Pakistan’s Prime Minister, Nawaz Sharif, has announced the lifting of a controversial import tax on solar equipment.

Sharif said yesterday that the private sector would be allowed to “import duty free solar panels to promote alternate energy resources”.

Solar panels used to be tax exempt from import taxes, but since the introduction of Pakistan's new Financial Act 2014 in July 2014, a 30% tax for solar panel imports was enforced.

The sudden 30% tax left containers full of imported solar equipment stranded at ports across the country. According to local reports at tht time the tax for imported containers of solar euipment went from zero, to as much as PKR5.5 million (US$55,000) in owed tax, per container.

Between the tax being implemented in July and 1 November, some “temporary relief” was given, Usman Ahmad, director at Karachi-based solar system wholesaler, Nizam Energy told PV Tech. Ahmad said most domestic solar companies were “playing a wait and see approach” until the formal clarification yesterday.

Back in July, Ahmad said the tax was “a very shocking and unexpected decision from the government” that was “bringing the entire local industry to a standstill” and threatened “total collapse” of the solar industry in Pakistan.

“Solar power plants would help reduce the extraordinary load on the existing supply of power and a reduction in loadshedding,” a statement on Sharif’s official Facebook page says. Solar panels were previously exempt from duties because of their importance in combating Pakistan’s energy crisis.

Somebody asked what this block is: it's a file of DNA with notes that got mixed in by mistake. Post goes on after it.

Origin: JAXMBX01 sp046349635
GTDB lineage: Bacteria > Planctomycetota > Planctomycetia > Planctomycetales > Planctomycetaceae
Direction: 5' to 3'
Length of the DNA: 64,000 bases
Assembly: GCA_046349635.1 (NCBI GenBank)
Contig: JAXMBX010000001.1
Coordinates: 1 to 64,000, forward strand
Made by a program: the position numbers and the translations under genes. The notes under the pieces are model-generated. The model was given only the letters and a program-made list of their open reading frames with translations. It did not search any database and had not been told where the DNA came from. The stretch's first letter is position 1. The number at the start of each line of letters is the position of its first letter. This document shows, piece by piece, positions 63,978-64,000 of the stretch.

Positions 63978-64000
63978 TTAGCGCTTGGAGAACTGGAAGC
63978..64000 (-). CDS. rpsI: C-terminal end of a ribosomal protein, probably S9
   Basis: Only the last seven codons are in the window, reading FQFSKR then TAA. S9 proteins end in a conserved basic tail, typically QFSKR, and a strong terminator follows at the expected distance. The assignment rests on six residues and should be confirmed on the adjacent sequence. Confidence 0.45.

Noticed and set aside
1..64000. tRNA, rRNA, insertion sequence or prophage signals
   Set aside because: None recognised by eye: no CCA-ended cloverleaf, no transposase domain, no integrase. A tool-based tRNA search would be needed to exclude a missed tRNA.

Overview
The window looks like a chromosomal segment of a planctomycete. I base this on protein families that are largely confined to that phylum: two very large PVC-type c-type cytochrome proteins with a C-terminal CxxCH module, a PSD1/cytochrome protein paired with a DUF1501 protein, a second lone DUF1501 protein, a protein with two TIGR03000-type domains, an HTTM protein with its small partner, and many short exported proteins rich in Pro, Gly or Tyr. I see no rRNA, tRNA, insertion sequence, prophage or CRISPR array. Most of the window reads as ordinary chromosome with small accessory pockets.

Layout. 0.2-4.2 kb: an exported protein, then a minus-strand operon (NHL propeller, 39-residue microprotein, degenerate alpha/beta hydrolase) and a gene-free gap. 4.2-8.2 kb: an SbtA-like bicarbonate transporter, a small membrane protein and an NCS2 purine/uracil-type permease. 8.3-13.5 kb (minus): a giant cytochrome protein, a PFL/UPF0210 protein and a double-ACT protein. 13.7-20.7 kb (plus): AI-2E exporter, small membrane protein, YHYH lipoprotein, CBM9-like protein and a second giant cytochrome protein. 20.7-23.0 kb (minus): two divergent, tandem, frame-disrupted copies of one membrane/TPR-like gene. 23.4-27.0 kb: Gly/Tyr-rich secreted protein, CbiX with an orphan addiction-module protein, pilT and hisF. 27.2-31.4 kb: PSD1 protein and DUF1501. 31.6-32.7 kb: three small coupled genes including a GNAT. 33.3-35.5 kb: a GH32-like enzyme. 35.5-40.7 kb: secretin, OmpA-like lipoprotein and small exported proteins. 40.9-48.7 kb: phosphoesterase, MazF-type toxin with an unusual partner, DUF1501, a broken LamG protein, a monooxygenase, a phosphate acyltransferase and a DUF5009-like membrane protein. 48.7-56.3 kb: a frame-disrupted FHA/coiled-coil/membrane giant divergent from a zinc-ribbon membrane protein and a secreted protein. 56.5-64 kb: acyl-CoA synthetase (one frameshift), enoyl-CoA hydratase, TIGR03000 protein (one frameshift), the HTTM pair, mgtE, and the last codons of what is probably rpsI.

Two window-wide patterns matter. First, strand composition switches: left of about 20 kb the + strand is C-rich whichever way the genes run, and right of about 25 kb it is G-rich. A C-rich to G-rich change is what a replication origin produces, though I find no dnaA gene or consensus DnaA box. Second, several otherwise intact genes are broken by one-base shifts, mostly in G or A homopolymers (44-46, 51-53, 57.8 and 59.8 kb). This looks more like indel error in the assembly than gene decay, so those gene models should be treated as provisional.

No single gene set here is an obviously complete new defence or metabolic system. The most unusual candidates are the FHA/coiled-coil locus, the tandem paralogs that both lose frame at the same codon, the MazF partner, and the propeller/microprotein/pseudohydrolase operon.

Previously, the government has pushed solar projects to meet the urgent energy demands of the country, with an estimated shortage of 6GW, daily blackouts and loadshedding.

“The Federal Board of Revenue has issued the necessary instructions relevant to the Customs Departments in this regard,” Sharif added.

The statement was published after Sharif chaired the fourth meeting of Pakistan’s Cabinet Committee on Energy, held at the Prime Minister’s house, in Islamabad yesterday.

Atta-ur-Rahman, Pakistan’s former technology minister and a leading scientist, also told PV Tech in July the 30% tax was a “wrong policy decision by the government”, instead stating the tax should be free with a 30% subsidy on imported solar panels.

Pakistan’s is currently pressing ahead with its first large-scale PV power plant, the Quaid-e-Azam solar park near the city of Bahawalpur, which could reach 1GW over a number of phases.